"A Strategic Type of Plagiarism": Rhetorical Velocity and Composition; CCCC 2014 (3/19-3/22); Deadline: April 26
"A Strategic Type of Plagiarism": Rhetorical Velocity and Composition
In their 2009 Kairos article, Jim Ridolfo and Danielle DeVoss propose the concept of rhetorical velocity to describe the way that information which is "composed to be recomposed" moves. Citing Jim Porter, they note that when composition takes place in light of rhetorical velocity, "a strategic type of 'plagiarism' becomes the desirable 'end.'" Rhetorical velocity has broad implications across material and digital spheres, calling for open sources and open access. It turns the composition process inside out, making composition mobile and interactive.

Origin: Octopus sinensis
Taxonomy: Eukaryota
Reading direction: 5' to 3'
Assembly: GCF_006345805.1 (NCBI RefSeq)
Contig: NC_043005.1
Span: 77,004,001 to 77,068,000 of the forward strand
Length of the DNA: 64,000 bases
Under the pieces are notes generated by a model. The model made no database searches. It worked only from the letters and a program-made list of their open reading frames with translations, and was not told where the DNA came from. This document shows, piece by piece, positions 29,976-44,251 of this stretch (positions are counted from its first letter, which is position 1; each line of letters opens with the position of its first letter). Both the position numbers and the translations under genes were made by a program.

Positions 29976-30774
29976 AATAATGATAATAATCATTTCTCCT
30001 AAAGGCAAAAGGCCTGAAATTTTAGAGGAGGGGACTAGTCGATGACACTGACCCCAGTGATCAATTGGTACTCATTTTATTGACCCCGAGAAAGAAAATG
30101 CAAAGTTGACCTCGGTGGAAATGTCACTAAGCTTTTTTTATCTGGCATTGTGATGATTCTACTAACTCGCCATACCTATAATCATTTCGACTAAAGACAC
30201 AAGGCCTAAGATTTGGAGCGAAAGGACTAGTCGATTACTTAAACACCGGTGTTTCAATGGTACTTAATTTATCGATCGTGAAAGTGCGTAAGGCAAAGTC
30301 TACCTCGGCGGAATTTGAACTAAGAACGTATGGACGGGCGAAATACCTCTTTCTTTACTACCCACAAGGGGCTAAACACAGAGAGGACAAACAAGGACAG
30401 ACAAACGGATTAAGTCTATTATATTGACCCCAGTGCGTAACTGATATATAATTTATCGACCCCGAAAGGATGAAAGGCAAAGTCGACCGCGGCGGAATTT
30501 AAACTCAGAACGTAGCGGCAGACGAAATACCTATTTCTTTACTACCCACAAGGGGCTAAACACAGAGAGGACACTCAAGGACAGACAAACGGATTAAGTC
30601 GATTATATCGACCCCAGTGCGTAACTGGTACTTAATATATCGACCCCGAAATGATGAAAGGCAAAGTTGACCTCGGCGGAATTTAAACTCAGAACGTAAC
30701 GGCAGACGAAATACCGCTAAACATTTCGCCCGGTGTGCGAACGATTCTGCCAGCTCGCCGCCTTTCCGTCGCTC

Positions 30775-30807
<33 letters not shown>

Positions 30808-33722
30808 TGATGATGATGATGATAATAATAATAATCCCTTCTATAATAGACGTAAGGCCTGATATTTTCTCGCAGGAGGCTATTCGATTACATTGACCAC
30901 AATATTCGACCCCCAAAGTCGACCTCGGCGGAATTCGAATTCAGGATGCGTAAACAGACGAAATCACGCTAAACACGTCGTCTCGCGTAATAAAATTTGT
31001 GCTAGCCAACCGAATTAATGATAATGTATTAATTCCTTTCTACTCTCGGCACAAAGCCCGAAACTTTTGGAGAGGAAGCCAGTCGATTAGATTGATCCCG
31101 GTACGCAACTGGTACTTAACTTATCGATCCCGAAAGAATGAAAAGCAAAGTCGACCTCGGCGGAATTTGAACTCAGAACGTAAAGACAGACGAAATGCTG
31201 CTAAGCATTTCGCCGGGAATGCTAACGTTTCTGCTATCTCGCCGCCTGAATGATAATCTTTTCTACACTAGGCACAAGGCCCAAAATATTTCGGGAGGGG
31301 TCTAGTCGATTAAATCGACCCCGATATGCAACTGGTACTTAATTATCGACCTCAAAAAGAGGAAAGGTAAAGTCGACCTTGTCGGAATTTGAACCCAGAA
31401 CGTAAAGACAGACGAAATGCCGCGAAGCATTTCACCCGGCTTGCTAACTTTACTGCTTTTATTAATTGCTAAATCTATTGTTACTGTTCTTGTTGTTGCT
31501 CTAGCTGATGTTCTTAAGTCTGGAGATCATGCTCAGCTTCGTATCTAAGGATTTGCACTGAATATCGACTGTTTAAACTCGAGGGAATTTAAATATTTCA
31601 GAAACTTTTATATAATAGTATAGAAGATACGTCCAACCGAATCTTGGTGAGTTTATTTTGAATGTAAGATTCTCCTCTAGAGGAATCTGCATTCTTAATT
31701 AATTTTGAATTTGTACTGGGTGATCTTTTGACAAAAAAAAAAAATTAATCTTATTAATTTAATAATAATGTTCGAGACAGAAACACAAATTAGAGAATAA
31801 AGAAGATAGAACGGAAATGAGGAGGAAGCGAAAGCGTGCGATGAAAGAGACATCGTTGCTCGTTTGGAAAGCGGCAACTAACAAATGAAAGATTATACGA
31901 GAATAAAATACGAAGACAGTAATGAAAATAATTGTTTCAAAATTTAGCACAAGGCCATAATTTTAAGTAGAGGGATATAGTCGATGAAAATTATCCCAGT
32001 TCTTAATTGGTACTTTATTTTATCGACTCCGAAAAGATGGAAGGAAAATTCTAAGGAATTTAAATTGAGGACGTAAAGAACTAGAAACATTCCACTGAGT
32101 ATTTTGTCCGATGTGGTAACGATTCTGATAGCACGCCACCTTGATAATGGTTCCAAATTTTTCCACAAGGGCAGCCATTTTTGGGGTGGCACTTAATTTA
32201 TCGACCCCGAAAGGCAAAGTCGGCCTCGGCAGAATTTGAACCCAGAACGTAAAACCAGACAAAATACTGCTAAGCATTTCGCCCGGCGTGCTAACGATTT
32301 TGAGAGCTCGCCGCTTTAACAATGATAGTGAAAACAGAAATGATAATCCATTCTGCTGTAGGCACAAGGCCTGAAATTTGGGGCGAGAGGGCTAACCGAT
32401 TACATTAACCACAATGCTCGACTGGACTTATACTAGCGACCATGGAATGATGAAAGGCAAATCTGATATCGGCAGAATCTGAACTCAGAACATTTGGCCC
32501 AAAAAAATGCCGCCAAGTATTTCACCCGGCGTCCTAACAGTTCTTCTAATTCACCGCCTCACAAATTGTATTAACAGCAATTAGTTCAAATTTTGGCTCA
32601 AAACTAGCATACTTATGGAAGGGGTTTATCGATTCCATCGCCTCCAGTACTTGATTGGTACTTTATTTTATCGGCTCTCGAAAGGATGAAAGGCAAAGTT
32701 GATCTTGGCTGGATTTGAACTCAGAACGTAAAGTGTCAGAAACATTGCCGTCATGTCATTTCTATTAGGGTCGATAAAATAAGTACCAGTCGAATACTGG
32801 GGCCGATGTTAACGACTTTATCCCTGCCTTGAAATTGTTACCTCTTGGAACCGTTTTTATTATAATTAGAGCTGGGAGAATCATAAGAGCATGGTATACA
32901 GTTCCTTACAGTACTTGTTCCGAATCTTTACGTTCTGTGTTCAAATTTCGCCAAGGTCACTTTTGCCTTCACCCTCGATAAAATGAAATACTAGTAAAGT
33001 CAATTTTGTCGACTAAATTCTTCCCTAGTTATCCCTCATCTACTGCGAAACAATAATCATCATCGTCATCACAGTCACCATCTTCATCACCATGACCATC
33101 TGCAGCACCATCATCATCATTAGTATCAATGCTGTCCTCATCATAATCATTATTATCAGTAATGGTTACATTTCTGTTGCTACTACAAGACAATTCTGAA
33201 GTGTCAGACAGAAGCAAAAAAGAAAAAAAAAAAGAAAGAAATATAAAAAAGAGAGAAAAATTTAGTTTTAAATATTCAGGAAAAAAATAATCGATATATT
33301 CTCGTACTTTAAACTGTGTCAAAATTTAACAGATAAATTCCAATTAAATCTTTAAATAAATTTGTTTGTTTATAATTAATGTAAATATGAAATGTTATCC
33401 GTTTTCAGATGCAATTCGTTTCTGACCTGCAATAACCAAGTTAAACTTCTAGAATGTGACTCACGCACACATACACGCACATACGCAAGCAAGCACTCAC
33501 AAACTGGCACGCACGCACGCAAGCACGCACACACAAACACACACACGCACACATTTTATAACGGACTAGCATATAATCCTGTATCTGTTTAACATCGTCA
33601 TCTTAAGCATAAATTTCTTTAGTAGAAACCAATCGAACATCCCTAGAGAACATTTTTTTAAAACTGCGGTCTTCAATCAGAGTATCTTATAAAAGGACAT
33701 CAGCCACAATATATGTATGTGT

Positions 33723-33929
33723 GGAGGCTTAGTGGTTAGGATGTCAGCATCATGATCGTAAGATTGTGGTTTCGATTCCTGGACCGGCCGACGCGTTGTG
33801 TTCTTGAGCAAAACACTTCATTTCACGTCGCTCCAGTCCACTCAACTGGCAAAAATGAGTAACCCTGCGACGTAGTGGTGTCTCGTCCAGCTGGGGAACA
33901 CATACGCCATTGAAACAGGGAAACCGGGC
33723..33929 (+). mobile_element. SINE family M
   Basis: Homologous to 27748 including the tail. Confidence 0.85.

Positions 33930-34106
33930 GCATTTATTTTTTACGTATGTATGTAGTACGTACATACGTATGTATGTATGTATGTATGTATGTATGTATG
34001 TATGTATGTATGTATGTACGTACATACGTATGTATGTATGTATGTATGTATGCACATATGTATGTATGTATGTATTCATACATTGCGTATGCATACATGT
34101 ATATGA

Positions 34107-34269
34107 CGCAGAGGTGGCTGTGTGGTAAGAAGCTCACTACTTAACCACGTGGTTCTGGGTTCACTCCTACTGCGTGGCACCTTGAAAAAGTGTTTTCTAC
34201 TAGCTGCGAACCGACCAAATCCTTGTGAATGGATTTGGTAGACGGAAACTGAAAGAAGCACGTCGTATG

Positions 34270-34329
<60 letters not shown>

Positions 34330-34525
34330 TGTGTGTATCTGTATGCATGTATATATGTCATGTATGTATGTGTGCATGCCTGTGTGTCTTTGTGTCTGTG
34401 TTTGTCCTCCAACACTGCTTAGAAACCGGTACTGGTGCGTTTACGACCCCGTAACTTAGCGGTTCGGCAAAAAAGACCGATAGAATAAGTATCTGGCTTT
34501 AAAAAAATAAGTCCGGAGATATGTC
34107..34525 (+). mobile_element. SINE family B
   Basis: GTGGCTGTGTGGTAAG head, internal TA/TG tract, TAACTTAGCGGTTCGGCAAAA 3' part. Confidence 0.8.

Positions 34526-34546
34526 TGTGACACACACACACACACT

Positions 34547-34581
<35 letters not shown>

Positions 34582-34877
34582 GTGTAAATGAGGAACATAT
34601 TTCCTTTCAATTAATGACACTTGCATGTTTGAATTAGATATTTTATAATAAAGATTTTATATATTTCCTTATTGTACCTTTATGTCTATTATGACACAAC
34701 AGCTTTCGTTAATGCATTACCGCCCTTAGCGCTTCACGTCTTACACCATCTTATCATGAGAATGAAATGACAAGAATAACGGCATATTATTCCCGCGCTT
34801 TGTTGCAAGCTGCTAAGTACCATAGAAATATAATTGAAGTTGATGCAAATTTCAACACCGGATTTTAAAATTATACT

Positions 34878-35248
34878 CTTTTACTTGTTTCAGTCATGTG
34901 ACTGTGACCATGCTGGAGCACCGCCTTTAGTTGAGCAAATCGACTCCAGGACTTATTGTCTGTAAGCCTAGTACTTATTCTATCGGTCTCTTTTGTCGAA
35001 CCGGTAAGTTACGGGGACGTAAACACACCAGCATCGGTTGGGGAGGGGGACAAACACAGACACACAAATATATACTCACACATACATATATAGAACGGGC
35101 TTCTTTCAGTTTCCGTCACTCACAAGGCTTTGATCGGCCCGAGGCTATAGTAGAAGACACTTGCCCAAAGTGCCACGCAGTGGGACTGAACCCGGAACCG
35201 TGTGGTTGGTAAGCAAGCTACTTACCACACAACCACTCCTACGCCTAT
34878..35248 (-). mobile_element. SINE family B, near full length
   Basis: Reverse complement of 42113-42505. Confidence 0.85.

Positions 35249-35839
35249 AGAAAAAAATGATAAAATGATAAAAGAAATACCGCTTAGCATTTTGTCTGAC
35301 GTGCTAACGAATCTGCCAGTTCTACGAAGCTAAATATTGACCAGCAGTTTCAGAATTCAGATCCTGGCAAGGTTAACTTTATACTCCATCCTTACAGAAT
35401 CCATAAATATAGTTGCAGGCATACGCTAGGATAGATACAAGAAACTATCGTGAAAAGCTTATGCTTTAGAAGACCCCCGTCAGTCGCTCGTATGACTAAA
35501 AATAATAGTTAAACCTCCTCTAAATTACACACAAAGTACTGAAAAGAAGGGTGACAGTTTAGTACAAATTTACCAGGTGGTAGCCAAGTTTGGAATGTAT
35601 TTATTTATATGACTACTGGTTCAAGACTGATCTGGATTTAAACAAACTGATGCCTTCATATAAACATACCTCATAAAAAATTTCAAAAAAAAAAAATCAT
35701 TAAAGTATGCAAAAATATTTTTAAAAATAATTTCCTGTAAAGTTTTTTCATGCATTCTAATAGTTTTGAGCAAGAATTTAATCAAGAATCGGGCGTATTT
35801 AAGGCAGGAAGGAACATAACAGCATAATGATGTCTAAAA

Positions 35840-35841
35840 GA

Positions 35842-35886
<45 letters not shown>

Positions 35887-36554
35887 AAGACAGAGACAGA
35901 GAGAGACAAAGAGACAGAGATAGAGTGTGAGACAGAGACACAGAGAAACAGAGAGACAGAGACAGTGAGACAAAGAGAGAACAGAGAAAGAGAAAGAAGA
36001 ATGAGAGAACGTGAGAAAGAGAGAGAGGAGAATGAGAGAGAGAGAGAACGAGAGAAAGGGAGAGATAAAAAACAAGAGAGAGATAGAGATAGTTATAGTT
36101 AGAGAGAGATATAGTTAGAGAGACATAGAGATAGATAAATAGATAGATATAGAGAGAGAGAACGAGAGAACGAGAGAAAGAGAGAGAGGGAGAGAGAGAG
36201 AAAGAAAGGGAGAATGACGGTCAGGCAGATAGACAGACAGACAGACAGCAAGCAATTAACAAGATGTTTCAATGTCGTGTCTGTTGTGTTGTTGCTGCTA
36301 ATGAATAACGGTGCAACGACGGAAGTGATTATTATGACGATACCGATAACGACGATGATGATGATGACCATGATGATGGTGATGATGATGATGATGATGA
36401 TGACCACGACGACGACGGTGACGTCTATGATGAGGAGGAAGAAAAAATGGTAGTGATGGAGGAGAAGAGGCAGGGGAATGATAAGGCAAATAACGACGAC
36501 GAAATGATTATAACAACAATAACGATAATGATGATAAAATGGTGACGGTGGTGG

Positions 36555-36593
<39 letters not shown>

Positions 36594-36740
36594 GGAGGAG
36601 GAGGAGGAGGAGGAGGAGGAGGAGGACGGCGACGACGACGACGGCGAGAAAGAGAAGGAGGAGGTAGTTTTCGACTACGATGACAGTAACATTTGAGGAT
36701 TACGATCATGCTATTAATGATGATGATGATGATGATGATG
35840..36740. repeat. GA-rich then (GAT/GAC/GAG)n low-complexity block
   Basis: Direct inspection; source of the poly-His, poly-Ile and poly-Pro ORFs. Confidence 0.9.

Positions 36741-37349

This CCCC panel will consider the implications of rhetorical velocity and the "strategic plagiarism" that it fosters. We are looking for proposals that explore any aspect of the role that rhetorical velocity plays in the material and digital composition and recomposition process. Subjects that papers might take up include (but are certainly not limited to) the ethics of rhetorical velocity, rhetorical velocity and genre, rhetorical velocity and copyright/left, or pedagogical strategies for teaching rhetorical velocity.
Proposals of 250-300 words can be emailed to Amy Anderson (firstname.lastname@example.org) by Friday, April 26.